Marilyn Geary

Journeys Illuminating the Old Ways

Marilyn Geary

2014 April Day22 – Zoagli


Life has its ups and downs, and today it took a downhill turn. This vacation couldn’t stay heavenly forever. The wheel of fortune keeps turning. But first we had a lovely breakfast sitting outside at Canepa’s 1863. All was going well.

We walked up to via Panettiera to deliver some gifts to our relatives Patrizia and her mother Claudia. Unfortunately, we couldn’t visit with them because Claudia is in the hospital in Lavagna with Parkinson’s. She has been in a coma, although now conscious, and is not doing well. We are disappointed but understand given our recent experience with Dad.

We left Rapallo for our next stop in Zoagli, a 4-minute train ride away. My heavy luggage made this 4-minute journey difficult, as we had to carry it up a flight of stairs to the right train platform then get it on the train.

When the train arrived, I struggled to get the bags on board, up the high steps of the train. A couple of young girls pressed behind me, and I told them to go ahead because I was taking some time, but they refused. So I continued to struggle, then suddenly they started to help me, along with a large older woman who lifted up my bag as if there was nothing to it.

Extremely grateful, I thanked her profusely then noticed she had a little baby hanging from a cloth in front of her bosom. “Imagine!” I thought, “This woman is so kind. She went out of her way to help me even though she is carrying this little baby. How sweet and generous!”

I first noticed my camera was gone in Zoagli when we arrived at our apartment. I thought I might have left it in Rapallo at the last place we stayed. But then I saw my wallet was gone too! #%!$.

What I lost to the gypsies:

3 bank cards, my Kaiser card, about 250 Euros, my US SIM card, my camera, AND my photo card with the images from this trip. Thankfully I have been sending photos along day by day, otherwise all of them would be gone.

There’s more loss: my sense of security. That feeling of being violated takes a while to wear off.

What remains:

My passports, my iPhone, my glasses (both sun and regular.) So it could have been much worse, and for what remains, I am grateful. Also for sisterCheryl, who helped make those onerous calls to the banks to block the cards and who is fronting me for the rest of the trip.

She also tried the local ATM to make sure she could get funds. After a couple of failed tries, it worked. Whew!

Determined not to let this bad experience ruin the day, we took time to explore the place where we are staying, an renovated old barn next to the Castle Canevaro in Zoagli. The owner, Emanuele Canevaro, takes seriously his responsibility as heir to the Canevaro estate. He aims to hold on to the large historic property through rentals and weddings.

Our apartment has a lovely fireplace

And chairs that look like those traditionally handcrafted in Chiavari.

We have a terrace overlooking the sea.

Not a lot to do in Zoagli, a very small, slow town, except lie on the rocky beach or sit on a bench and slurp up gelato, as these women are doing.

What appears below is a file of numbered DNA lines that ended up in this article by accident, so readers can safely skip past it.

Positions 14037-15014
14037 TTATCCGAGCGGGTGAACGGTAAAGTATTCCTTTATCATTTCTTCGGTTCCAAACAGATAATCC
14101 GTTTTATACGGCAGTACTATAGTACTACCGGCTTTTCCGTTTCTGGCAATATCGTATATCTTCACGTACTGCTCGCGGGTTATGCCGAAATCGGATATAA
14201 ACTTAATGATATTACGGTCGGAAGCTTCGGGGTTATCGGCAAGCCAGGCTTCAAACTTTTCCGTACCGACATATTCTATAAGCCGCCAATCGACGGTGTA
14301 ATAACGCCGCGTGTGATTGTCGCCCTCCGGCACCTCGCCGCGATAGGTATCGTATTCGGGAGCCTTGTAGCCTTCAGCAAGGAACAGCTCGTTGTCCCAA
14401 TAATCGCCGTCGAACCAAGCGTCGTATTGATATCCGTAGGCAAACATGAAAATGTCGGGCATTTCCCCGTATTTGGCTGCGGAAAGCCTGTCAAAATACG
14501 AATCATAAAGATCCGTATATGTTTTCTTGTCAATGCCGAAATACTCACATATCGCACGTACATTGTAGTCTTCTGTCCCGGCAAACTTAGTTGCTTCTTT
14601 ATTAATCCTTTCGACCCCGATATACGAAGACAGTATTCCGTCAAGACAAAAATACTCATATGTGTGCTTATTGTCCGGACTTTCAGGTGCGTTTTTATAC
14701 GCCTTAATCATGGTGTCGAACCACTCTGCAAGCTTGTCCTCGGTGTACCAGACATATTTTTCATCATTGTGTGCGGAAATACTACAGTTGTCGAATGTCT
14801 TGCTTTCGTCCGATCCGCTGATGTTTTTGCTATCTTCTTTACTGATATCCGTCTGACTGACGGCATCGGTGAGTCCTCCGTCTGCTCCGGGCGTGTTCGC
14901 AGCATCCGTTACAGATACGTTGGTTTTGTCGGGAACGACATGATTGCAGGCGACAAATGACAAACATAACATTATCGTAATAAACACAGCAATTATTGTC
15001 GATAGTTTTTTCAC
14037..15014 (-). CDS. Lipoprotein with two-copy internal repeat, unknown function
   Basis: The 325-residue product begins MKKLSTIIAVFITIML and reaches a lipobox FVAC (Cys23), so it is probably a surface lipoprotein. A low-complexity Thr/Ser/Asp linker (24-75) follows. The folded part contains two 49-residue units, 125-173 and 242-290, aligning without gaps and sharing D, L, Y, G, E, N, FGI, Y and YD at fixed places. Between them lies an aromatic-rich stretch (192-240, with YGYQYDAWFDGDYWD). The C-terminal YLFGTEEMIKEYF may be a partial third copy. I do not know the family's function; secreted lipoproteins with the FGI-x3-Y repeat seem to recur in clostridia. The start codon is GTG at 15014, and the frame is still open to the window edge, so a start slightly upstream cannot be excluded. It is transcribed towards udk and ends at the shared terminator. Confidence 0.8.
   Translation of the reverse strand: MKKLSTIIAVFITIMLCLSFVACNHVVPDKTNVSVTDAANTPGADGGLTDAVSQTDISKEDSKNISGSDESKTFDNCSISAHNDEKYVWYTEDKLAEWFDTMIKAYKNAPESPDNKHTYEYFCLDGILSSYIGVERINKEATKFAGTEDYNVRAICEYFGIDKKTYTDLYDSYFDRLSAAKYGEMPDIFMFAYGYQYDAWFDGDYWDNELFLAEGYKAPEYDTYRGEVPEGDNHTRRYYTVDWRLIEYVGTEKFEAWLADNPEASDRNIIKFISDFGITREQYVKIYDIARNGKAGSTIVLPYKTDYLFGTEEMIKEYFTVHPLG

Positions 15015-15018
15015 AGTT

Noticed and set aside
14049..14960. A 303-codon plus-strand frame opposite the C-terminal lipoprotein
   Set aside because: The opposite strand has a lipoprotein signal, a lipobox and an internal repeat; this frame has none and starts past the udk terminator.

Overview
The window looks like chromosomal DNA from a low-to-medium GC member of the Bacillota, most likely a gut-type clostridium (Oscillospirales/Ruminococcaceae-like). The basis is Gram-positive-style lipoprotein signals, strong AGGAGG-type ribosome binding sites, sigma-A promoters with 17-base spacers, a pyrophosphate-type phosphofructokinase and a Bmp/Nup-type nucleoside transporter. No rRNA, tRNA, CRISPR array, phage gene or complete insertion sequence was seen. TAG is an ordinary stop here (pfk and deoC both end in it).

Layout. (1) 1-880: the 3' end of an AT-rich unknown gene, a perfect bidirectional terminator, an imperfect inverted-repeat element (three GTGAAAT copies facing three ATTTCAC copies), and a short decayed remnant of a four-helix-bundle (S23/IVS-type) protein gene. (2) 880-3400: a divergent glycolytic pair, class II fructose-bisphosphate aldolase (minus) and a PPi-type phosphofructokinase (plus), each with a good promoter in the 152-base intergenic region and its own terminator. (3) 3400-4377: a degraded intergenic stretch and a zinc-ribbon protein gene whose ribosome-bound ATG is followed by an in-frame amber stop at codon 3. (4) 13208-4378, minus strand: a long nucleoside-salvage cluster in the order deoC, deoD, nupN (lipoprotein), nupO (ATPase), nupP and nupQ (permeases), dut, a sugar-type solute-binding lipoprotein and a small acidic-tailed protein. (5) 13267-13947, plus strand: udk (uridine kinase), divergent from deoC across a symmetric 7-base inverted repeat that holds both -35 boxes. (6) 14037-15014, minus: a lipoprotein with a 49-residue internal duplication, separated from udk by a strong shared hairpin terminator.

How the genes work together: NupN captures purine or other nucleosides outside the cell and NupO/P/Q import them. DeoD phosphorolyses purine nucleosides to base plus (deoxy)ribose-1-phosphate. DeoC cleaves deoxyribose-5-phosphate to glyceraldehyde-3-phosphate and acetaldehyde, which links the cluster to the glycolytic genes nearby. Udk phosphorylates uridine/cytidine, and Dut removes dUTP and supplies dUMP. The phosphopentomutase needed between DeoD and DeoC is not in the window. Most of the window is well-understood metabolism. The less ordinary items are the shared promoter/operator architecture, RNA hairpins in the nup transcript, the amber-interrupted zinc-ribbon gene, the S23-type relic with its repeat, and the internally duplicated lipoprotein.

After taking the 9-minute train ride to Chiavari, we discovered that we had made a good decision to stay in Rapallo our first three nights. Chiavari is much more commercial, and train tracks separate the town from the sea.

We looked around the Cattedrale di Nostra Signora dell’Orto, Mary of the Orchard. This enormous church sits on a site donated to the memory of Mary by woman who owned the gardens and was saved from the plague in the 1400s.

Then we visited the small market in a piazza fronting the Town Hall. This lion seemed to share my feelings, as this morning’s theft kept creeping back into my though

At the market, we purchased fruit and cheese for tomorrow’s breakfast and admired the produce…



and had a little afternoon refreshment.


Here’s my grandfather Charles Walchar in the same market in 1972.

Back in Zoagli, we met Ornella and Maurizio Lambrusca for coffee at 9pm. What a great thrill to see them after 20 years. Both are extremely enthusiastic and outgoing. We had a good chat for about an hour, as we showed them photos of relatives we had taken on prior trips. Here’s the group on a picnic to Mount Penne in 1994.

They invited us to dinner Saturday night and reviewed the menu for us, which includes cinghiale ( wild boar ) hunted by Maurizio himself. At least some of the food will be prepared by their children, Alessandro and Monica, who are both chefs. We’re in for a treat. We can’t wait to meet with the entire family.

Ornella’s mother, Giuliana, no longer lives in Campsasco, but Yolanda, sister to Eugenio, Ornella’s father, is 94 years old and still lives alone there. Ornella and Maurizio offered to take us there on Sunday so we can visit the home where Grandma Chiarina was born once again. here it is in 1994.

They asked about Rick and wanted to know how he was related to us. When we mentioned Eugenio, Carlo’s brother, they understood.

I had thought Ornella spoke excellent English as per her well-written emails, but it turns out Google Translate did the trick, and neither of them speak any English.

The coffee in the piazza with Ornella and Maurizio made a wonderful ending to a day that had its very low moments. Life is good. It could have been much worse.


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